if then else

An if statement tests its condition and executes its then-part or its else-part accordingly. The else-part is optional.

Lua
Output
Lua
robux = 1000
if robux > 999 then
print("awesome!")
else
print("not enough!")
end
Output
awesome!

When you write nested ifs, you can use elseif. It is similar to an else followed by an if, but it avoids the need for multiple ends.

Lua
Output
Lua
robux = 500
if robux > 999 then
print("awesome!")
elseif robux > 499 then
print("not enough!")
end
Output
not enough!

while

As usual, Lua first tests the while condition; if the condition is false, then the loop ends; otherwise, Lua executes the body of the loop and repeats the process.

Lua
Output
Lua
local i = 1
while i < 10 do
print(i)
i = i + 1
end
Output
1
2
3
4
5
6
7
8
9

Functions

Functions are sets of instructions that can be used multiple times in a script. Once defined, a function can be executed through a command or triggered through an event.

Defining Functions

A basic function declaration includes the function keyword followed by the function name and a pair of parentheses (()). Since the function’s body will be a block of code, it must be closed with the end keyword.

local function moreMoney()
end

Between the () and end is where commands and other code make up the function body. These commands will be executed when the function is called:

local function moreMoney()
-- Function body
print("moreMoney Function called!")
end

Calling Functions

Once a function is defined, it can be executed by calling it (functions do not self-execute). To call a function, simply type its name followed by parentheses (()):

local function moreMoney()
-- Function body
print("moreMoney Function called!")
end
moreMoney()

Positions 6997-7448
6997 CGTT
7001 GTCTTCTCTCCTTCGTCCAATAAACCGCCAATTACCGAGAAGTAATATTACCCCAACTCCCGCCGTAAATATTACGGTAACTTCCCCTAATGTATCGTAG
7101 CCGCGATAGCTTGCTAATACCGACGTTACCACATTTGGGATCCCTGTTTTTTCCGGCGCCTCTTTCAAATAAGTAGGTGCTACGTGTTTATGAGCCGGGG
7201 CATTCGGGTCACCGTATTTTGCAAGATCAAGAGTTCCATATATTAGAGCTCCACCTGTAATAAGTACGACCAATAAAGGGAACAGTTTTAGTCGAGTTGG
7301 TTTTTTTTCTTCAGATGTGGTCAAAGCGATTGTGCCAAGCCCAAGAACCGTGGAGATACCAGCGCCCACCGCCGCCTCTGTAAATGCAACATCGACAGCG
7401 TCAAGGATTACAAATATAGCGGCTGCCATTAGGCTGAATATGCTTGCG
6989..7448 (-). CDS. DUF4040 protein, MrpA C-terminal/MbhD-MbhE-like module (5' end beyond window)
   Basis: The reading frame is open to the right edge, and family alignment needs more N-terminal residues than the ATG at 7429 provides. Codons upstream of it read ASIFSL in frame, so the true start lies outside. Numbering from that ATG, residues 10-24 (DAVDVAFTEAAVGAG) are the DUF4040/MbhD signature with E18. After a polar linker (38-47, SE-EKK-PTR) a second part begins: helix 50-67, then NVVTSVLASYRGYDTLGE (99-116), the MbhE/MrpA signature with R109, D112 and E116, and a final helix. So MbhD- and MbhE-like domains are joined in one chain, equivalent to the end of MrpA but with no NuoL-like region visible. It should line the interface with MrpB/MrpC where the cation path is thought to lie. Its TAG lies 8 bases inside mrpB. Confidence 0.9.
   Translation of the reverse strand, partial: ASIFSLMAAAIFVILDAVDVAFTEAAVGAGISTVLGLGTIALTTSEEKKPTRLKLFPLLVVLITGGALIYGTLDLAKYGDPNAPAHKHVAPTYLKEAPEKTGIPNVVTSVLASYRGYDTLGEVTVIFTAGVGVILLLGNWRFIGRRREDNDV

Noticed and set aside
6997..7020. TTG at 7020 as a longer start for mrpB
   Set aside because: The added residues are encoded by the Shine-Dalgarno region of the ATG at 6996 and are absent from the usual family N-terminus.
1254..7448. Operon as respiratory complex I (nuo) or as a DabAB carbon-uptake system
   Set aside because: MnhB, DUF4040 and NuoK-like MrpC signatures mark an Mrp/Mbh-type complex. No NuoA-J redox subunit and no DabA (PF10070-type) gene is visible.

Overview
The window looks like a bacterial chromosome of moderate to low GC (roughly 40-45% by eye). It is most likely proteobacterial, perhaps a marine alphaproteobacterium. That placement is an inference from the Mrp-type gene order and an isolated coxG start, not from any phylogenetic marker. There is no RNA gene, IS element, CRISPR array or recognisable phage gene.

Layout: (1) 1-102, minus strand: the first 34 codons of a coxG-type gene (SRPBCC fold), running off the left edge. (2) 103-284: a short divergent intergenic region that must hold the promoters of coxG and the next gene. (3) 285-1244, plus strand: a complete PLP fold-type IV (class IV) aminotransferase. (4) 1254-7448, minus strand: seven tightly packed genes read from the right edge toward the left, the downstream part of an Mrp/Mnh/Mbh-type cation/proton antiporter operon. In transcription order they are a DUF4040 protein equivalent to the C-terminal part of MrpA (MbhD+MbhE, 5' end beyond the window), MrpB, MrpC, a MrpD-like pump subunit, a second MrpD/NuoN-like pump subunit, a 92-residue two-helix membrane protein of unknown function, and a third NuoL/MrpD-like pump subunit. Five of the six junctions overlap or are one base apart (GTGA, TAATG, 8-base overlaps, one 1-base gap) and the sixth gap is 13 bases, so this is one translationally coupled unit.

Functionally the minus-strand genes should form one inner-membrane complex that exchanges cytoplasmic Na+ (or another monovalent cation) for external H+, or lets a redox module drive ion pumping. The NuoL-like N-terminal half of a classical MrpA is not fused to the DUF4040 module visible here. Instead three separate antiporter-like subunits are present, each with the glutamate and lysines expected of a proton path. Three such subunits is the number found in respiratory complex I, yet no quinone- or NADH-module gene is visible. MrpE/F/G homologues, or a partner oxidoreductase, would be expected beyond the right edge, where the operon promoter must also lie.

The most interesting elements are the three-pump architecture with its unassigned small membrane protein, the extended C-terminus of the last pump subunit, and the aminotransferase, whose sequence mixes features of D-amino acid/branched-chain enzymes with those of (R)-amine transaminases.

Function Parameters

Functions can utilize parameters for data that will be passed in. When you declare a function, you may include one or more parameter names inside the parentheses:

-- "num1" and "num2" are parameters
local function moreMoney(num1, num2)
end

When calling a function with parameters, specify the values that should be passed to the function. For instance, the following function takes the two numbers passed in during each call, adds them together, and outputs the result:

local function moreMoney(num1, num2)
local result = num1 + num2
print(num1 .. " + " .. num2 .. " = " .. result)
end
moreMoney(2, 3)
moreMoney(4, 0.5)
moreMoney(1000, 500)

Function parameters are always local to the function and are only used in the function's scope and its descending scopes.

If you call a Lua function with more parameters than it's expecting, the excess ones will be ignored. Conversely, if the function expects more parameters than you provide, the value nil will be used for all missing parameters.

Returning Values

In addition to accepting parameters, functions can also return (send back) data to the calling command. This is done through return values. Working off the example above, the following function returns the sum instead of printing it:

local function moreMoney(num1, num2)
local myMoney = num1 + num2
return myMoney
end

Do not put any commands following a return command as doing so will generate an error.

When a function returns a value, it can be assigned to a variable or used wherever a variable can be used. The following code illustrates this concept:

local function moreMoney(num1, num2)
local myMoney = num1 + num2
return myMoney
end
-- Call the function and store the returned value in variables
local result1 = moreMoney(2, 3)
print(result1)
local result2 = moreMoney(1000, 1000)
print(result2)